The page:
ADHD drugs can treat ALZHEIMERs: Scientists say there is ‘good evidence’

ADHD drugs can treat ALZHEIMER symptoms: Pills like Ritalin start a part of the brain that affects memory, learning and attention, study finds

  • Significant improvements in 60-85 year olds with dementia who received ADHD drugs
  • Drugs activate areas of the brain that affect things like learning and memory
  • Brit team looked at 19 studies going back 40 years and involving 2000 patients

Common drugs given to hyperactive children may also treat Alzheimer’s disease, research suggests.

Dementia patients given ADHD medications such as Ritalin saw significant improvements in their cognition and brain function, according to one review.

The drugs are thought to be a good match because they trigger a region of the brain that affects things like attention, learning and memory.

British researchers looked at 19 studies that were 40 years old and involved nearly 2,000 patients, mostly between the ages of 65 and 80.

Participants who received noradrenergic drugs saw a “small but significant” improvement in overall cognition, including memory, verbal fluency and language.

The team also found that the drugs affected behavior, making patients less apathetic and less motivated.

The researchers from Imperial College London, the University of Cambridge and University College London are now calling for more clinical trials of the drugs’ effect on Alzheimer’s disease. They say there is “good evidence” that the drugs can help.

Common drugs given to hyperactive children, such as Ritalin, may treat Alzheimer’s disease, study suggests

The team analyzed 19 studies published between 1980 and 2021 that looked at the effect of ADHD drugs on people with Alzheimer’s disease and mild cognitive impairment.

The drugs — which were given to patients between two weeks and a year — work by targeting noradrenaline, a chemical released by a network of specialized neurons in the body.

This network is critical to many cognitive processes, including attention, learning, memory, and suppressing inappropriate behavior.

The drugs had no effect on attention, according to the study. But there were small improvements in overall cognition and a “big positive effect” on apathy symptoms.

Commenting on the findings, Dr. Mark Dallas, an associate professor of cellular neuroscience at the University of Reading, said reusing drugs that already exist to treat dementia is an “exciting prospect.”

He said the review, published online in the Journal of Neurology Neurosurgery & Psychiatry, is an “interesting teaser that drugs used to manage other conditions could help fight dementia.”

The assistant professor of psychology at the University of Nottingham, Dr Andrew Reid, said the study shows a “promising new avenue of research” as it suggests “a way to identify at-risk individuals and treat them much earlier than currently possible.” is’.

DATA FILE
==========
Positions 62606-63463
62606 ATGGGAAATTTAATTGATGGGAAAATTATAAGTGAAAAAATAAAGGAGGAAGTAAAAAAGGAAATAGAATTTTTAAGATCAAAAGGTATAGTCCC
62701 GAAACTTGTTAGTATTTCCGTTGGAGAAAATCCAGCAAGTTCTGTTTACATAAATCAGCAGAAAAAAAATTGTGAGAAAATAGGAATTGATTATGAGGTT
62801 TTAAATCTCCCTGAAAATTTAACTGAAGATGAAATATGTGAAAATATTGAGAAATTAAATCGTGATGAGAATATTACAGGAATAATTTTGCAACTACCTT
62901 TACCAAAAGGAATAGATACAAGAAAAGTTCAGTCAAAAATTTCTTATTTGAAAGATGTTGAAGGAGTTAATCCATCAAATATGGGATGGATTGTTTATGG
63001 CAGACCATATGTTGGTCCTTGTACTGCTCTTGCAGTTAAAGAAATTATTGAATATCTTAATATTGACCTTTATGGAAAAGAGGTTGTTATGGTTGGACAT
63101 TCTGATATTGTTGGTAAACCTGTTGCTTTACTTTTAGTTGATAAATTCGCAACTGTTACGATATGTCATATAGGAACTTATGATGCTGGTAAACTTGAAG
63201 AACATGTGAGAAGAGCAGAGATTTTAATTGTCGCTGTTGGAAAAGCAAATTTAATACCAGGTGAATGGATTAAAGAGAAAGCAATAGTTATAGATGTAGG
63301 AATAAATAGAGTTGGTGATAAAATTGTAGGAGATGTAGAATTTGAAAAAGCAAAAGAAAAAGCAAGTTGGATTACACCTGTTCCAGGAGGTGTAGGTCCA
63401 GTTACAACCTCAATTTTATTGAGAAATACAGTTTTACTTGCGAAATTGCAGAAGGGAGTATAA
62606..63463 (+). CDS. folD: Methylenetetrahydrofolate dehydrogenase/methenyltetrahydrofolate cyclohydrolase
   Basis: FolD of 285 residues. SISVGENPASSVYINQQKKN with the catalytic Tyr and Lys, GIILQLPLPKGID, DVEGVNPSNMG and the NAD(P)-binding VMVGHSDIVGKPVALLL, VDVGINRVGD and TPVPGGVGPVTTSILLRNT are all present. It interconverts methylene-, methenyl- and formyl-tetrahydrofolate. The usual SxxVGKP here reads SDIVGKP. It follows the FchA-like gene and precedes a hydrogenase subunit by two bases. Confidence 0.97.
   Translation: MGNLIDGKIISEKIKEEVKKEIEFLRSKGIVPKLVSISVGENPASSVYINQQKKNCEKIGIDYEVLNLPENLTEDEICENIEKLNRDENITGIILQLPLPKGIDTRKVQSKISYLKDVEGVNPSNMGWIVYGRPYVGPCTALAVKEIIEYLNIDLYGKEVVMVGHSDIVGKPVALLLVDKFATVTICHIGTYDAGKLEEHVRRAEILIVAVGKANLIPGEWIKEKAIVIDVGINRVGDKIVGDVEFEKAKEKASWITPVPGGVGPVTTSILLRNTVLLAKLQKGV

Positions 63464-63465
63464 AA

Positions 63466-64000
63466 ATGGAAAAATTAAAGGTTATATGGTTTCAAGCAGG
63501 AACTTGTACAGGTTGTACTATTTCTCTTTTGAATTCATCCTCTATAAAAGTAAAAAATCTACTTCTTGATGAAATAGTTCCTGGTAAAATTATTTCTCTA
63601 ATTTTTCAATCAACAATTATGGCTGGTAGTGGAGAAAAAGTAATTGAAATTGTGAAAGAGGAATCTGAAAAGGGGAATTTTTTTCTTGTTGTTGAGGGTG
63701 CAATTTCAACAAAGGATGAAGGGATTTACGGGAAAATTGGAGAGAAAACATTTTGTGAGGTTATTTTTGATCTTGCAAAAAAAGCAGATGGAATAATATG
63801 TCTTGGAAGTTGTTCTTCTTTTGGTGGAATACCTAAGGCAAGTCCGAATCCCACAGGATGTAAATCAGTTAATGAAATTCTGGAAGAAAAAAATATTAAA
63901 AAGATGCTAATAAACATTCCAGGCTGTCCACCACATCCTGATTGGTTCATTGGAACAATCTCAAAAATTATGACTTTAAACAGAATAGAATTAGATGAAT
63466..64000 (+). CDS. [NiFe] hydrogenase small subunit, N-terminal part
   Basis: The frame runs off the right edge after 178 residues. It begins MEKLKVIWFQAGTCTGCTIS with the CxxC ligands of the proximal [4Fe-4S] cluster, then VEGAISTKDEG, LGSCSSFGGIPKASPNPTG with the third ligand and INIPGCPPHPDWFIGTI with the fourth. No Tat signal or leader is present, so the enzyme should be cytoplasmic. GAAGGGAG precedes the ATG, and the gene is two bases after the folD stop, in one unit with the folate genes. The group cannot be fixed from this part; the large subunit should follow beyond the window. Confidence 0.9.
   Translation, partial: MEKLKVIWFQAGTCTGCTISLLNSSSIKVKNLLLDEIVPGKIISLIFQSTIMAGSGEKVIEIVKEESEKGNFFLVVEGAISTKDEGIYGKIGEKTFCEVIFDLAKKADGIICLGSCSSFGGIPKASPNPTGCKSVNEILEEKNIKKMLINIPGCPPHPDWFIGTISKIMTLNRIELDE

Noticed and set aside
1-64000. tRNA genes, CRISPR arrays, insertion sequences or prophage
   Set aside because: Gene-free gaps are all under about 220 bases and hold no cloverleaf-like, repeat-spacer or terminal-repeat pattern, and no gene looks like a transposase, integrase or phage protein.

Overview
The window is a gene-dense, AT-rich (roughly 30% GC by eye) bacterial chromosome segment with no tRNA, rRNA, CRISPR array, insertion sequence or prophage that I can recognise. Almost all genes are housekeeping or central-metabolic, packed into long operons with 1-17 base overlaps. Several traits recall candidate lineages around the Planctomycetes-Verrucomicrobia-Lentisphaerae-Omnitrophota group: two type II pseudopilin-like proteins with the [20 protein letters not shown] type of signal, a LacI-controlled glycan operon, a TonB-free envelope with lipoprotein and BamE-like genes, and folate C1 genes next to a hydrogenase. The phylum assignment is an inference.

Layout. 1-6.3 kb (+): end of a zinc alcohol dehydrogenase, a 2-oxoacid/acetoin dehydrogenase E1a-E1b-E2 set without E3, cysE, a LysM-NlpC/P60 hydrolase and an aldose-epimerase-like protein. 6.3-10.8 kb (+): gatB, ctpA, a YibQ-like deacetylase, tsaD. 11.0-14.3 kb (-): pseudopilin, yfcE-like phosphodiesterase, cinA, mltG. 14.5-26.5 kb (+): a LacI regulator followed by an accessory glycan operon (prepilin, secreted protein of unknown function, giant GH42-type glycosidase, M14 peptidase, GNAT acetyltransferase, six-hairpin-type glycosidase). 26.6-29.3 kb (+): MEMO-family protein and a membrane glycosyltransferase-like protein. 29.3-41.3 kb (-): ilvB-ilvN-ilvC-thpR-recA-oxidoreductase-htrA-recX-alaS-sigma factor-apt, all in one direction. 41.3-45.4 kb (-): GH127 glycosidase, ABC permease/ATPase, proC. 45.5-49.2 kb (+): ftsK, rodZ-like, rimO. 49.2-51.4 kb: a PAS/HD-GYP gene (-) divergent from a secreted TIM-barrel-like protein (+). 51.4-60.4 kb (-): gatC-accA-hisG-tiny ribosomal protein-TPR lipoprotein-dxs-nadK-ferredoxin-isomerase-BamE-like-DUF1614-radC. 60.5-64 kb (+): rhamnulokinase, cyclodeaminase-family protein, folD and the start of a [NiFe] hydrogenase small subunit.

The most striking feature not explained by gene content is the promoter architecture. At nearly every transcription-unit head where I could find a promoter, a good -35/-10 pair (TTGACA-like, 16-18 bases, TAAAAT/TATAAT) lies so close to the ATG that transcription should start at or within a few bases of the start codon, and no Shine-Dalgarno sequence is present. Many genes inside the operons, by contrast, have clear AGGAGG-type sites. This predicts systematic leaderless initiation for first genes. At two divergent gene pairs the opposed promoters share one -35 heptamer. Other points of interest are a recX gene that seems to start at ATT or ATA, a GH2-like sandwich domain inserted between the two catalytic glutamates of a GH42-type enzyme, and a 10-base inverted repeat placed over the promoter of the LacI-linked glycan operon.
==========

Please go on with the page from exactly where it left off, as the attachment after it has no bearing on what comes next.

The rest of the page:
Alzheimer’s is the most common form of dementia, affecting more than half a million people in the UK and about 6 million in the US.

The disease causes brain cells to die and changes parts of the brain – including the noradrenergic system.

dr. Rosa Sancho, head of research at Alzheimer’s Research UK, said: ‘There is currently a lack of approved drugs to treat Alzheimer’s apathy, a symptom associated with lower quality of life, faster decline and increased stress. for caregivers.

“This well-done meta-analysis highlights the potential of noradrenergic drugs to treat some aspects of Alzheimer’s disease, but the evidence in the studies reviewed here varies in quality and it is difficult to directly compare the results of each study because the methods used are not consistent.

“We’re not yet sure what effect these drugs might have on a person’s daily life, nor do we know if the benefits they provide outweigh the risks.”

Like any drug, ADHD drugs can have side effects. The most common are loss of appetite and difficulty sleeping.

Less common side effects include nervousness, irritability, moodiness, headache, abdominal pain, rapid heart rate and high blood pressure.

What is Alzheimer’s?

Alzheimer’s disease is a progressive, degenerative disease of the brain in which the build-up of abnormal proteins causes nerve cells to die.

This disrupts the transmitters that transmit messages and causes the brain to shrink.

More than 5 million people suffer from the disease in the US, where it is the 6th leading cause of death, and more than 1 million Britons have it.


When brain cells die, the functions they provide are lost.

That includes memory, orientation, and the ability to think and reason.

The course of the disease is slow and gradual.

On average, patients live five to seven years after diagnosis, but some may live ten to 15 years.


  • Loss of short-term memory
  • disorientation
  • Behavioral changes
  • mood swings
  • Difficulty handling or calling money


  • Severe amnesia, forgetting close relatives, familiar objects or places
  • Becoming anxious and frustrated with the inability to understand the world, leading to aggressive behavior
  • Eventually loses the ability to walk
  • May have trouble eating
  • The majority ultimately need 24-hour care

Source: Alzheimer’s Association


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